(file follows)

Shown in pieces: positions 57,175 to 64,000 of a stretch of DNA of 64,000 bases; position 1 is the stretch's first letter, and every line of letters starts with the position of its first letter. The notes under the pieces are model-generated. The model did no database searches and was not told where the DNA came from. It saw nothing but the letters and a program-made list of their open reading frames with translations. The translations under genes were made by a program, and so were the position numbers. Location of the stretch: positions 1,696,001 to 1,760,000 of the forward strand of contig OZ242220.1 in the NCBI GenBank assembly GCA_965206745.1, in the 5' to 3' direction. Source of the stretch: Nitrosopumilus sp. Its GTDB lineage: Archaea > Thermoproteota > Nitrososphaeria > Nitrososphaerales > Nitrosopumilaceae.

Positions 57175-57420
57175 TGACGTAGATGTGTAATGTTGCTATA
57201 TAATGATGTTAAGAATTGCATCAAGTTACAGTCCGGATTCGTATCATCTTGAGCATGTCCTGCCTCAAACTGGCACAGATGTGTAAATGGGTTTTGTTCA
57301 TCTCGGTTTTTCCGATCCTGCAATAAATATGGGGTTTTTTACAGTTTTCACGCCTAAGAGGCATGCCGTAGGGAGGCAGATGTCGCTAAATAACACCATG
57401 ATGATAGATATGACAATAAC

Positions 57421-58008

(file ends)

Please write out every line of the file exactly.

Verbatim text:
Shown in pieces: positions 57,175 to 64,000 of a stretch of DNA of 64,000 bases; position 1 is the stretch's first letter, and every line of letters starts with the position of its first letter. The notes under the pieces are model-generated. The model did no database searches and was not told where the DNA came from. It saw nothing but the letters and a program-made list of their open reading frames with translations. The translations under genes were made by a program, and so were the position numbers. Location of the stretch: positions 1,696,001 to 1,760,000 of the forward strand of contig OZ242220.1 in the NCBI GenBank assembly GCA_965206745.1, in the 5' to 3' direction. Source of the stretch: Nitrosopumilus sp. Its GTDB lineage: Archaea > Thermoproteota > Nitrososphaeria > Nitrososphaerales > Nitrosopumilaceae.

Positions 57175-57420
57175 TGACGTAGATGTGTAATGTTGCTATA
57201 TAATGATGTTAAGAATTGCATCAAGTTACAGTCCGGATTCGTATCATCTTGAGCATGTCCTGCCTCAAACTGGCACAGATGTGTAAATGGGTTTTGTTCA
57301 TCTCGGTTTTTCCGATCCTGCAATAAATATGGGGTTTTTTACAGTTTTCACGCCTAAGAGGCATGCCGTAGGGAGGCAGATGTCGCTAAATAACACCATG
57401 ATGATAGATATGACAATAAC

Positions 57421-58008